Public 'favours traditional architecture'
The British public is strongly in favour of traditional architecture, according to a YouGov poll released today on the eve of the Stirling Prize
More than 75 per cent of people said they prefer more traditional styles, while only 23 per cent said they liked contemporary styles.
The results of the poll, which questioned 1,042 people and was commissioned in collaboration with traditional practice Robert Adam Architects.
People were given the choice of four buildings in response to the question: ‘Please imagine a new building is planned to be built near where you live. Four different designs are proposed. Please look at the designs below. Which one would you most like to be built near you?’.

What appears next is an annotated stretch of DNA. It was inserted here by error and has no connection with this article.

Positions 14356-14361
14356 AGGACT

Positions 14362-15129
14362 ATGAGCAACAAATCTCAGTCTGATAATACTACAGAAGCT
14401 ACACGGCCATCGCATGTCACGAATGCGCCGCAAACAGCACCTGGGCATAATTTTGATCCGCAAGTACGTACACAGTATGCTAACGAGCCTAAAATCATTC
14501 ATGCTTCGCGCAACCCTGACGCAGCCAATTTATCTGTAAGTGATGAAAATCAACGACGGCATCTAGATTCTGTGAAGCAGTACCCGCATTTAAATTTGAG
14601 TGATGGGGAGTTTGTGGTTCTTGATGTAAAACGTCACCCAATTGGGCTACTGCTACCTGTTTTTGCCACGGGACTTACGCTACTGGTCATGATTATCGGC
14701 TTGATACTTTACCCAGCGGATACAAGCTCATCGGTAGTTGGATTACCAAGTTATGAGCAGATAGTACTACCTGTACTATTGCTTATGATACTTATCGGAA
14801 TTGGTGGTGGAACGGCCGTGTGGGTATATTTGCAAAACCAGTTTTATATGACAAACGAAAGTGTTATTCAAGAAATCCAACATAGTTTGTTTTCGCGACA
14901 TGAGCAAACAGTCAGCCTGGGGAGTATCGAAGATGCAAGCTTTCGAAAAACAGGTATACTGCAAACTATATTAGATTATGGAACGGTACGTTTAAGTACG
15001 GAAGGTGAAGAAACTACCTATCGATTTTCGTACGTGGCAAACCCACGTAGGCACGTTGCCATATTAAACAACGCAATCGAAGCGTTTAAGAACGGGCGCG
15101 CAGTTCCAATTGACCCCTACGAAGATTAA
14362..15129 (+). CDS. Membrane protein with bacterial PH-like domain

The list included David Adjaye’s Rivington Place, Shoreditch and a Robert Adams designed office block in Piccadilly.
Robert Adam, director of traditional Robert Adam Architects, said: ‘I don’t suppose that it will change how most architects design but now at least they know that they’re doing it in the face of popular disapproval. People made to look foolish by objecting will know that they are not alone. Architects should be designing for the people who have to live with their buildings and so let’s hope that they do take notice. Being traditional doesn’t mean you can’t be original and modern.’
Speaking to the AJ he insisted that the survey was not carried out to coincide with the Stirling Prize. He said: ‘It was done for a Westminster City Council architecture debate earlier this week. It’s just an unlucky, or lucky depending which side you stand on, coincidence that its release was on the eve of the Stirling Prize.’